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#Olympics Coverage – Surely Things Will Get Better? #London2012

August 1, 2012

London 2012 iPhone App ScreenshotThis morning, I switched on the TV to catch the second half of the Australia vs Germany game in Women’s Hockey at London 2012. Instead, I found that Channel 9’s Olympic hosts were in the studio interviewing Grant Hackett on Australia’s swimming results. Switching over to Nine Network’s second Olympics channel (GEM), they were broadcasting the same content. So, I turned off the TV, turned on ABC Radio and listened to live commentary of the rest of the game.

I’ve blogged in the past about finding a better way to do sports broadcasting (funnily enough, also a hockey-watching experience), and what better place to start than the Olympics?

I wonder how different the Olympics coverage will be in four years’ time in Rio? Potentially, it could (and should) be radically improved – especially with the emergence of social media and smart phones and tablets, and the rise in use of on-demand and Internet-based forms of multimedia content delivery.

Given the incredible advances in the way we can deliver and consume content, why is the coverage of London 2012 so bad in Australia? Because the Nine Network and (and Foxtel) secured the exclusive broadcast rights for London 2012 way back in 2007 (yes, 2007!) and paid $120million for the privelege. There’s a nice explanation on ABC’s Behind the News on what it means to have to have exclusive rights to the Olympics – including restrictions on spectators sharing content on social media.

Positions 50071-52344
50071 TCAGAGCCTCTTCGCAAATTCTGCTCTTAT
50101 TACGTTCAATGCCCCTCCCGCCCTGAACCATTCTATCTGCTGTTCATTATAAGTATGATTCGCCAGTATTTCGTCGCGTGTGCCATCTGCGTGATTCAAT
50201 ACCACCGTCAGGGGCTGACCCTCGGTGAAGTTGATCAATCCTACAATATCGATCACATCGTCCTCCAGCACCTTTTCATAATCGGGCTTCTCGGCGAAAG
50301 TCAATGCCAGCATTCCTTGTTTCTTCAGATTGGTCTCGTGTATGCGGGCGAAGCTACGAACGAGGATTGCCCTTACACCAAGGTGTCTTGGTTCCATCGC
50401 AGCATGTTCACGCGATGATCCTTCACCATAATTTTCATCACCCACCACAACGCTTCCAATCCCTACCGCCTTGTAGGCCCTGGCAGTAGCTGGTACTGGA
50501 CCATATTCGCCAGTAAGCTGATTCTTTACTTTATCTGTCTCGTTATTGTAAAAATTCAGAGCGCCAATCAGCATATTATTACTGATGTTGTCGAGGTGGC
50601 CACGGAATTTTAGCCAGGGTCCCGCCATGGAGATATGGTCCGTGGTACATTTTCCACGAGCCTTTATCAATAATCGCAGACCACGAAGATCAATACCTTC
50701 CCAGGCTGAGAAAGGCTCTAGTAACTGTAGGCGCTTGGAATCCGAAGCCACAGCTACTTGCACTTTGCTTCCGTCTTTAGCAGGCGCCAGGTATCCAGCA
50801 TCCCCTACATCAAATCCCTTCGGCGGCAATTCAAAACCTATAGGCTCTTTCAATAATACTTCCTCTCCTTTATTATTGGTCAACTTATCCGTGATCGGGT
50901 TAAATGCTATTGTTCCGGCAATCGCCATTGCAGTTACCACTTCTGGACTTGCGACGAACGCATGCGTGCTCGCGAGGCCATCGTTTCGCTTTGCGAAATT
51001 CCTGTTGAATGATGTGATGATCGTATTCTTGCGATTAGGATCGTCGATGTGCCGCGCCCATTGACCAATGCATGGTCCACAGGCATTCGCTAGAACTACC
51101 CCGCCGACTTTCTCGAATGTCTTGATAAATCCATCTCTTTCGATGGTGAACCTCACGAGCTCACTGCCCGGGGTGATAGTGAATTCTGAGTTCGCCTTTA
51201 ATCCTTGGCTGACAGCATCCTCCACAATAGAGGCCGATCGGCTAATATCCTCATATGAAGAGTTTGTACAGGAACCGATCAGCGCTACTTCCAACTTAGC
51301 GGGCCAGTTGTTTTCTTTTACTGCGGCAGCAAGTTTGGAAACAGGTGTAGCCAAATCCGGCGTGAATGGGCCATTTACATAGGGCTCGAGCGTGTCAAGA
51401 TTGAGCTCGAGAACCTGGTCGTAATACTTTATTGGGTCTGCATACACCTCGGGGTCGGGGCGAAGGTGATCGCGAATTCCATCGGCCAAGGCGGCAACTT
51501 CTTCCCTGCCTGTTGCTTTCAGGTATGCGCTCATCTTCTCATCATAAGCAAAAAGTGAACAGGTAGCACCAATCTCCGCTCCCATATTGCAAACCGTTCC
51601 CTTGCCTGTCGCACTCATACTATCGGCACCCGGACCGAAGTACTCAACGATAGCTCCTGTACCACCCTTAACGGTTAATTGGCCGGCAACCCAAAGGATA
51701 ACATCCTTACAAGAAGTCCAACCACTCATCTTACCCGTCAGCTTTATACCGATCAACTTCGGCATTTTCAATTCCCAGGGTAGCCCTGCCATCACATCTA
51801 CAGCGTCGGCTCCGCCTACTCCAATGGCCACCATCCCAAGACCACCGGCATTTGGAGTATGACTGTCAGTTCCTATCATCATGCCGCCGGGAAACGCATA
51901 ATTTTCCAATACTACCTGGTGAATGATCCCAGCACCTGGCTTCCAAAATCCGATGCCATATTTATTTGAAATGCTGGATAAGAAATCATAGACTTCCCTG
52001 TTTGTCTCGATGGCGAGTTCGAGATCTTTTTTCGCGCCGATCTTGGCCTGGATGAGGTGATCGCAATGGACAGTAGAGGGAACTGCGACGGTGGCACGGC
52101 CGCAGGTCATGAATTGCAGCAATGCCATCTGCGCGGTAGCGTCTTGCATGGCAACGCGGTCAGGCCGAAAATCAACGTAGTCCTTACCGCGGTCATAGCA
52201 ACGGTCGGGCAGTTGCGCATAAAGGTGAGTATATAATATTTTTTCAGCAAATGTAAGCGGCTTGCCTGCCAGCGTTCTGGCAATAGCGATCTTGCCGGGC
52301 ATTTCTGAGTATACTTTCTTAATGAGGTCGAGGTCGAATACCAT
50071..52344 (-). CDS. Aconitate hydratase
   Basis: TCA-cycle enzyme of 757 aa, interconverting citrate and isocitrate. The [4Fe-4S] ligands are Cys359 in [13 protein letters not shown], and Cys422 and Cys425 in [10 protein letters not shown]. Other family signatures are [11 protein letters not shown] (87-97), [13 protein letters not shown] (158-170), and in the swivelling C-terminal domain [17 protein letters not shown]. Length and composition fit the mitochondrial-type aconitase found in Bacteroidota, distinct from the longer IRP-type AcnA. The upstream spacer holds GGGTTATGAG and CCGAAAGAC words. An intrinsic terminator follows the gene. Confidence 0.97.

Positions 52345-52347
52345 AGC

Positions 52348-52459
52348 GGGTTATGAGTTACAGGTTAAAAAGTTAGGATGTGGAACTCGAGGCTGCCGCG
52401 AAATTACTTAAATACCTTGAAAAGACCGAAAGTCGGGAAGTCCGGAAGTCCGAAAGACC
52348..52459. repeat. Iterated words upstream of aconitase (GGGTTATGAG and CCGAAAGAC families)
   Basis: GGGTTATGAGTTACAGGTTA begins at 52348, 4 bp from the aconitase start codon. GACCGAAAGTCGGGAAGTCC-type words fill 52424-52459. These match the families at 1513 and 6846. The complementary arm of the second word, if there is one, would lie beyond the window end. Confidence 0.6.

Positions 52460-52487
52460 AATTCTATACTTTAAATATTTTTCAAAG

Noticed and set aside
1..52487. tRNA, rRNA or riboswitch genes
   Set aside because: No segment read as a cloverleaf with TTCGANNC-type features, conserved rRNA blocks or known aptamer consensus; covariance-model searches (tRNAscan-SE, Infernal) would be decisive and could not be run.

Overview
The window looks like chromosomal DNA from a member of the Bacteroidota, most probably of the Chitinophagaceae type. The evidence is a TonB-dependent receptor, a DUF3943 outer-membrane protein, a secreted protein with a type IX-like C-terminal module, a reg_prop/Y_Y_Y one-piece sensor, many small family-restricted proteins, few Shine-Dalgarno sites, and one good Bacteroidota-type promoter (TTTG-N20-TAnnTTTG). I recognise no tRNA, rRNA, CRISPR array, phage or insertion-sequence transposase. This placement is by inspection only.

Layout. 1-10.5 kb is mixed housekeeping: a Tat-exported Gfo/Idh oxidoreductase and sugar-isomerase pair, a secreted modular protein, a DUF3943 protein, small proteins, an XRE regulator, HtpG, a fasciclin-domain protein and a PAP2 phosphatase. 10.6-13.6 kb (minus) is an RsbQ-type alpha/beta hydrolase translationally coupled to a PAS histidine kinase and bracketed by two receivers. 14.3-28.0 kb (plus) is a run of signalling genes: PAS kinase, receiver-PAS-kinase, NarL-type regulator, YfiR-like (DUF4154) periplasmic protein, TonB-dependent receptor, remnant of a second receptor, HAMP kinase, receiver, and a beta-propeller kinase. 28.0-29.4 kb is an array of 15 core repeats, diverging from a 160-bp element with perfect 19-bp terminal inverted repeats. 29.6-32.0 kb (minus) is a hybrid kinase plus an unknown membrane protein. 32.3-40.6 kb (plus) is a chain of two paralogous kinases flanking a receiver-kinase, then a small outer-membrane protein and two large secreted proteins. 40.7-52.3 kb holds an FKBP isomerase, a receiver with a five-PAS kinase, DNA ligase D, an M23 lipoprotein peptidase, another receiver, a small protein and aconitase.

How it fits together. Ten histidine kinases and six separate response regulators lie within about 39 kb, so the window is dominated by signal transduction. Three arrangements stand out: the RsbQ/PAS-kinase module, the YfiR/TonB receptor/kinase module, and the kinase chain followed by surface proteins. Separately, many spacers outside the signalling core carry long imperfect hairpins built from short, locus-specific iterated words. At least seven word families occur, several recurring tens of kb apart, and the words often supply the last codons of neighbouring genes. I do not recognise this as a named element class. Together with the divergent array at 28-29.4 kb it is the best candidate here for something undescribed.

Back in July 2007, Facebook had 30 million users. It had 955 million monthly active users at the end of June 2012. On Twitter, users were tweeting a combined 5,000 times a day in 2007. Now Twitter has over 500 million users, and just one Olympian – British diver Tom Daley – is reportedly receiving 50,000 tweets a day. In Australia, ABC’s iView wasn’t launched until 2008 – and it wasn’t until a few years later that the other television networks started offering a similar service. Apple’s first iPhone was only released in June 2007, and the iPad was still nearly three years away.

Only as genius could have guessed at the impact that some of these technology advances (and more) would have in five years times on events like the Olympics. I’m pretty sure they didn’t have any geniuses negotiating the Olympic broadcast rights in 2007.

The official London 2012 iPhone app gives us a glimpse at what this future might look like for Rio 2016. At my fingertips, I’ve got all the events, the schedules the athletes, up-to-date results, medal tallies and news. (Unfortunately, the “Reminders” for events don’t seem to work very well, but it’s the thought that counts.)

If we can add live and on-demand audio and video content, we can pretty much do away with the whole “exclusive broadcast rights per country” concept that the IOC is clinging onto, and adopt a low-cost, per-user model that seems to have worked so spectacularly well for Apple’s iTunes and AppStore. And I don’t have to deal with the frustration of jingoistic commentary, Australian medal ceremonies and races replayed for the hundredth time, the arbitrary flicking from one sport to the next and the constant ad breaks. I’m happy to have geo-targeted coverage, and also happy to have a free service supported by advertising – but I’d also be willing to pay for an ad-free premium service that gives me the ability to watch live coverage and also on-demand footage – and I bet I’m not the only one.

One Comment leave one →
  1. Mr.Jay permalink
    August 1, 2012 7:47 pm

    There are lots of apps for Olympics, I guess

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